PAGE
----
There were three self-esteem games made by McGill University in which positive feedback is supposed to have a positive impact on one’s self-esteem. The first game I played was called “Wham!” The first thing that you have to do in this game is input your first name as well as the month and date of your birth. Once the game begins, you are presented with four squares into which will appear a date or a name. You have to as quickly as possible click on the words that appear in the box and each time you click a picture of a face will briefly appear. When our own name or birthdate comes up and you click on it, the subsequent picture will be a smiling face. If someone else’s name or birthdate appears, it will be followed by a frowning picture. The idea behind this game is to help people associate themselves with a good thing, in this case a smile. I am not a psych major but this all seems a little far fetched, I am sure the positive association theme does work to help people with depression, but none of these games seemed to reinforce the idea very well. It is suggested that the “patient” do this at least once a day, preferably in the morning to help them get their day started on a good note. The idea is novel, and I definitely think that a computer can be helpful in treating issues such as this, but this one in particular will not lead someone to a happier life.
Darfur is Dying
In this game you are a Darfurian refugee in Sudan and the object of the game is to help your refugee camp survive for as long as possible. Your main objective is to collect water from several kilometers away from the well, and in doing so avoid being captured by rebel factions in the surrounding area. You first select a character form the list that you are presented with, the young children are much more agile and quicker than their parents but they cannot carry as much water, so you have to pick a character that you tink will be best at accomplishing the task at hand. The next part of the game involves you controlling your character to try and avoid being captured while trying to make it to a well and back. Once back you have to use your water to accomplish various functions around the camp. What I liked about this game was that you could click on any part of the camp and a dialogue box would come up, describing the difficulties that Darfurians face in the camps everyday. There was a meter which indicated the risk of a rebel attack on the camp, and to avoid this certain things had to be done to either stave of the attack or rebuild the community. It was effective in informing people about the atrocities going on in Africa, while at the same time maintaining user engagement through various activities. To me one of the most important aspects of these games should be trying to make the user want to keep playing, and while maintaining and educational value, keep the user entertained enough to increase playing time.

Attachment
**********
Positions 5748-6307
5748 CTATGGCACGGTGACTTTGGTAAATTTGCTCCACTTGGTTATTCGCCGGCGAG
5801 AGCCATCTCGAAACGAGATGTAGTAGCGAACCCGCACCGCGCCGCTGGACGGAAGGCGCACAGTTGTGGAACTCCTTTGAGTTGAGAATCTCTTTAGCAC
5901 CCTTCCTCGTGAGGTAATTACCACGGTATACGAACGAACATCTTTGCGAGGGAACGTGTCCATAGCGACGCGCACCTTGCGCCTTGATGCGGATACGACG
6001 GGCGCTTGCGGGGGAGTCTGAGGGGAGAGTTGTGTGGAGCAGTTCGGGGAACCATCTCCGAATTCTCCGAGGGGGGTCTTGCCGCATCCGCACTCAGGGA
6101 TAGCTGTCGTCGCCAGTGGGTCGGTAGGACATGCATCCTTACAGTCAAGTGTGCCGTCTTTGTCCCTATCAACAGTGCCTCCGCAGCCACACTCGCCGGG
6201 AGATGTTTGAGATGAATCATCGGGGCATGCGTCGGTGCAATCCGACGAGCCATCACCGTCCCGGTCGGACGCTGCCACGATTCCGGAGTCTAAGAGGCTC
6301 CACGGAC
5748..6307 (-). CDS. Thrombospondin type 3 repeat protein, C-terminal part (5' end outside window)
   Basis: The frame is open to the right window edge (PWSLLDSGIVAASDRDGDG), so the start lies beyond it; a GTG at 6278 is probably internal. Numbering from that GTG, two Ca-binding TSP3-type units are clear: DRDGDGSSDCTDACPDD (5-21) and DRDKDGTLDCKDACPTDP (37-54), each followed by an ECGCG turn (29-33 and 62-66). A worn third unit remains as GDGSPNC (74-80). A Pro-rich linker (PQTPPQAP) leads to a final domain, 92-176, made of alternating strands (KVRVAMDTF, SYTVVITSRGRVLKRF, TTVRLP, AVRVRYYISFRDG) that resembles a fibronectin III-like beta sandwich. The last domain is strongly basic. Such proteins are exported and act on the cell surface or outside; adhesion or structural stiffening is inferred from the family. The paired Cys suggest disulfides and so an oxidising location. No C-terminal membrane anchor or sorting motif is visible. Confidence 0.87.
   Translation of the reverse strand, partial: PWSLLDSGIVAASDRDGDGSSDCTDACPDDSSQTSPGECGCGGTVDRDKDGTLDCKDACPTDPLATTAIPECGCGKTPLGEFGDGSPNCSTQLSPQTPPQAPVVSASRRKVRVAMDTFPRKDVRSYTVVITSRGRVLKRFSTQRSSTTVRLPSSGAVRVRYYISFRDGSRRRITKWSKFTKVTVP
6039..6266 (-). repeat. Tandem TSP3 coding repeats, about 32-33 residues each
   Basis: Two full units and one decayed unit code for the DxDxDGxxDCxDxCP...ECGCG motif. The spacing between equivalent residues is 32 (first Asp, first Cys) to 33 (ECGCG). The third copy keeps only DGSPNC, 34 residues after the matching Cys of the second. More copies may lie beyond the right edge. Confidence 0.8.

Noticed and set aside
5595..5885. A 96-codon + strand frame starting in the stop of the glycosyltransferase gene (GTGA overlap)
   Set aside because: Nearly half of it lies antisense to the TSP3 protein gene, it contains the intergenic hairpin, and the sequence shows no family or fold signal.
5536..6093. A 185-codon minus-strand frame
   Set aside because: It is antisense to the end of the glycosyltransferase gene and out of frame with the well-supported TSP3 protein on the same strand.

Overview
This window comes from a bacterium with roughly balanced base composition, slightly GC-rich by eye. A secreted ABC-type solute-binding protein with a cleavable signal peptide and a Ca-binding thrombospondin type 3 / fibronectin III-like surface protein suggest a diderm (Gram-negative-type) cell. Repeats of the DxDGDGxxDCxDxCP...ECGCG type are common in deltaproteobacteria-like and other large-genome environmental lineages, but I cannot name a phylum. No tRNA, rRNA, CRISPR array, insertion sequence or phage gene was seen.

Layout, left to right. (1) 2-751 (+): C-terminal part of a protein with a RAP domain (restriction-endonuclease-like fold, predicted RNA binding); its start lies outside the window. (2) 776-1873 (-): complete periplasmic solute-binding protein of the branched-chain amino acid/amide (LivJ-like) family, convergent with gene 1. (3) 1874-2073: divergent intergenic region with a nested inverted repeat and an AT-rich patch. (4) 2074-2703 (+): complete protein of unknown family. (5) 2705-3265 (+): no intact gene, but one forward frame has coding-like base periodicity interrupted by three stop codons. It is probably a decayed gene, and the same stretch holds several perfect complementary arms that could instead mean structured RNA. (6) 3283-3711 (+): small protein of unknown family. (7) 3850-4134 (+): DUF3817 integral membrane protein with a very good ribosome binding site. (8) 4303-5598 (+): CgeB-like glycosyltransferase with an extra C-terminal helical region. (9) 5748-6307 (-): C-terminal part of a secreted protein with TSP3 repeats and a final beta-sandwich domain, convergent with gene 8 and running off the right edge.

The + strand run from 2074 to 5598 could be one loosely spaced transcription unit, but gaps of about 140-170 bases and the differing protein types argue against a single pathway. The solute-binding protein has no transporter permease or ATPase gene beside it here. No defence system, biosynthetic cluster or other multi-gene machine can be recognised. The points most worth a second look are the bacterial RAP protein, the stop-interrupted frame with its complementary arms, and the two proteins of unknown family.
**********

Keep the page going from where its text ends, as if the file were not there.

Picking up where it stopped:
In this game you are in charge of all parts of McDonald’s hamburger production. You have to grow feed for cows, raise hormone rich cattle, hire and manage restaurant workers, and employ questionable marketing tactics. I discovered this game about a year ago and at the time I remember playing it for hours on end. It was fun trying to sell as many hamburgers as possible and if my memory serves me right I got to be fairly good at the game, helping the company to last for a good amount of time. The message about the questionable practices that McDonalds employs in both making and selling their products is presented to the user in such a way that in order to make the cows bigger and produce more meat you have to feed them hormones, or in the marketing campaigns claim that McDonald’s cares about third world nations. One of my favorite parts of the game was the evil looking Ronald McDonald character that is seen in the corporate headquarters. It really makes you aware of the fact that they have made one of the most successful youth targeted advertisement campaigns ever, leading to childhood obesity and an addiction to unhealthy foods that stays with many people their entire lives.